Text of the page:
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Tell me please if it is apt to use the phrasal verb in the following conext.

The tablet was expensive, but I don't regret buying it, because it is paying off.

What I mean is that the tablet proved to be very useful and it benefits me. By the pronoun it I am referring to the tablet, not to the action of buying. If I referred to buying, would the pronoun this be more appropriate? For example:

The tablet was expensive, but I don't regret buying it, because this is paying off.

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  • Hello, Dmytro. Are you asking about the use in general of 'paying off' (in which case the question may be closed because it shows no signs of research), or the validity of using 'it' with two different referents (the tablet, and (notionally) buying the tablet) , the it's being so close together? 'Misplaced modifiers' is a related topic and posts addressing this may also cover 'non-corresponding pronouns'. In speech, the 'it' in "because it's paying off" (note the contraction) would be under-emphasised, and this would differentiate the it's so much that IMHO few ... Jul 7, 2019 at 11:13
  • people would think 'possibly ungrammatical'. 'This' sounds over-formal, highfalutin, in conversation: IMHO approaching 'error' status more closely. "The tablet was expensive, but I don't regret buying it - it's really paying off" probably pushes the conflicting-it issue further into the background, but I'd use "The tablet was expensive, but I don't regret buying it. Money well spent" (which really hides the it). Jul 7, 2019 at 11:13
  • Do the sentences sound natural? Jul 7, 2019 at 11:17
  • In conversation? My first suggestion sounds more natural to my (aging British) ears, but "The tablet was expensive, but I don't regret buying it, because it's paying off" sounds reasonable (though IMHO a 'really' makes it more natural-sounding). [Woops. Forgot to convert a hyphen above to a dash in time. And another hyphen sneaked in.] Jul 7, 2019 at 11:21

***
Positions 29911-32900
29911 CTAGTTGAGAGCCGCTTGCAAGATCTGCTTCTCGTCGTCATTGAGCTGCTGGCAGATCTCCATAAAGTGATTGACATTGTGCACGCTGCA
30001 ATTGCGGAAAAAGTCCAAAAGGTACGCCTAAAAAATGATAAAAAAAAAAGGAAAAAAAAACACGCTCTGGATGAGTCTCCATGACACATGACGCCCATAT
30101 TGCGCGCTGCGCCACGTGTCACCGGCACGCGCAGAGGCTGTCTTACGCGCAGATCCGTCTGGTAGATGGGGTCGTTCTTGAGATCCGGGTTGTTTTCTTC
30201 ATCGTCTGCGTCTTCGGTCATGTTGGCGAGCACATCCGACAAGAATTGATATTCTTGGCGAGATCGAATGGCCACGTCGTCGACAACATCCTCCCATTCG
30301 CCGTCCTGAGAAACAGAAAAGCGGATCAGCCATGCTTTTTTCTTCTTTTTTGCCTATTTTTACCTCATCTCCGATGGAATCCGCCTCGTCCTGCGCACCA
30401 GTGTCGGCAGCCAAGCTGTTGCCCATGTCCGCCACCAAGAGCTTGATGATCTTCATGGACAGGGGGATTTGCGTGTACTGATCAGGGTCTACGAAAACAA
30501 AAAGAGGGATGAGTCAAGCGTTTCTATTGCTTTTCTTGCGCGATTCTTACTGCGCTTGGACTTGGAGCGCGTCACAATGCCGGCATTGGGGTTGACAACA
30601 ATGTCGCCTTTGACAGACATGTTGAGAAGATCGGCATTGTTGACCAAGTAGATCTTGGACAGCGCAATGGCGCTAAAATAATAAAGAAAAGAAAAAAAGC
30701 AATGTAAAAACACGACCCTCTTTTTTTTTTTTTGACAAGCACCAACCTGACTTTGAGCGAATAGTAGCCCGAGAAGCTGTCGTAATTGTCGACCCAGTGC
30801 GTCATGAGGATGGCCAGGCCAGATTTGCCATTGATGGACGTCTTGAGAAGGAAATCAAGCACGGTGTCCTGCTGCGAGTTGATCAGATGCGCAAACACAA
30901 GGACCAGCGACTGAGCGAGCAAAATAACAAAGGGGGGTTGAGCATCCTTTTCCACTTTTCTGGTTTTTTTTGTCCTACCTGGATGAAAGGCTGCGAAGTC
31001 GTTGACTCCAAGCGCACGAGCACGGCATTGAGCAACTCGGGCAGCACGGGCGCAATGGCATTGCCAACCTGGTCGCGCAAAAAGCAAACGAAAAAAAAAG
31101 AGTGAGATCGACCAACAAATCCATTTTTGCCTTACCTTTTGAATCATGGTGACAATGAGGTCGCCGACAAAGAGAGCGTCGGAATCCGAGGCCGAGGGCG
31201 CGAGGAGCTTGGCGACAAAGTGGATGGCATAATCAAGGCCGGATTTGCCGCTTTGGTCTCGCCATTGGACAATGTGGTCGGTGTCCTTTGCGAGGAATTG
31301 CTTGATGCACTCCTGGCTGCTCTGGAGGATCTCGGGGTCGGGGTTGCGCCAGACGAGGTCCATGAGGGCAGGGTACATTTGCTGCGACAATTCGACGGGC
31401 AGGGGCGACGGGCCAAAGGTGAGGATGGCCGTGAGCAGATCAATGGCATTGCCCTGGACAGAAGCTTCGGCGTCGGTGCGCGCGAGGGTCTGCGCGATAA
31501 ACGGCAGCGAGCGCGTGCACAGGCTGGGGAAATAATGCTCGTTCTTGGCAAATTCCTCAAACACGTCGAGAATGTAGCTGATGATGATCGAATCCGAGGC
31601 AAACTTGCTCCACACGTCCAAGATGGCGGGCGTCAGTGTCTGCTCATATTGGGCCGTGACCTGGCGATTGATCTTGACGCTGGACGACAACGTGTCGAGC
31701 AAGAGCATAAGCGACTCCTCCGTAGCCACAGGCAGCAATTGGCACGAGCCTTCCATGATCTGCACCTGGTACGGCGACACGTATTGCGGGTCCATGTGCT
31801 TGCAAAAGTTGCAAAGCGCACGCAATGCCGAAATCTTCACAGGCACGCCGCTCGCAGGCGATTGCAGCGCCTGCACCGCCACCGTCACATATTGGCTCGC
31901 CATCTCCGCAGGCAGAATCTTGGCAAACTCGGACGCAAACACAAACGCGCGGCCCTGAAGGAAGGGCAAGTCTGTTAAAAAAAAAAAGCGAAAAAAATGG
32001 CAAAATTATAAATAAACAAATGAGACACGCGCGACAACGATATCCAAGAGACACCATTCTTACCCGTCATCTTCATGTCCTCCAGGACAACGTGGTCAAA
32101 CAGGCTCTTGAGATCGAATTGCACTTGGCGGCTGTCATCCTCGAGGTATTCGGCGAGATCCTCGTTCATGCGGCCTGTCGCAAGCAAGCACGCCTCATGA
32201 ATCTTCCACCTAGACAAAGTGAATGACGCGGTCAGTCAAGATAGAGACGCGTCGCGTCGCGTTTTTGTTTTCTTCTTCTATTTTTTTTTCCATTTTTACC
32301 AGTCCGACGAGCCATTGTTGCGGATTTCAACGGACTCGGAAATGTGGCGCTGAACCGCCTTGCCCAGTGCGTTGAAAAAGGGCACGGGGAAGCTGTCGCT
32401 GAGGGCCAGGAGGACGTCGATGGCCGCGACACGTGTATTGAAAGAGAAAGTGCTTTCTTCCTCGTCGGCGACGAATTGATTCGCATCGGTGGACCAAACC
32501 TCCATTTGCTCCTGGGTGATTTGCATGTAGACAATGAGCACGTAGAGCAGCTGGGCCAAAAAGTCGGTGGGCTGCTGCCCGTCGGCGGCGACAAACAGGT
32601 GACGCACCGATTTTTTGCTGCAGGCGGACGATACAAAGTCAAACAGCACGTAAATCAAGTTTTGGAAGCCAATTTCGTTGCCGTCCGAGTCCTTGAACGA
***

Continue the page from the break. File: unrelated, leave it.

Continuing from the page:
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    I just answered this question, which has the same issue with pronoun use. As there, here I would not personally interpret it as standing for the tablet, but for the action of buying it. It's somewhat unidiomatic to say that an object itself is paying off. (It is, however, ambiguous.) If you're concerned with ambiguity, rephrase the sentence and drop the pronoun. Jul 7, 2019 at 17:49

2 Answers 2

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pay off TFD a phrasal verb

  1. To result in profit or advantage; to succeed

As in:

X is/are paying off.

and your sentence:

The tablet was expensive, but it's paying off.

Here, you can drop the extra pronoun.

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If I referred to buying, would the pronoun this be more appropriate?

Yes, it would, because this (as opposed to that) refers to the syntactically-closer* of the two potential antecedents.

*"buying" is three words away from the pronoun, whereas "tablet" is ten words distant

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  • (1) It's not guaranteed that "this" will refer to the closest antecedent syntactically - spatial distance is relevant too. (2) In the original example, "it" could refer to "tablet" or "buying"; there is little difference in meaning. (3) Using "this" in this example comes across as rather clumsy wording.
    – psmears
    Apr 26 at 10:39

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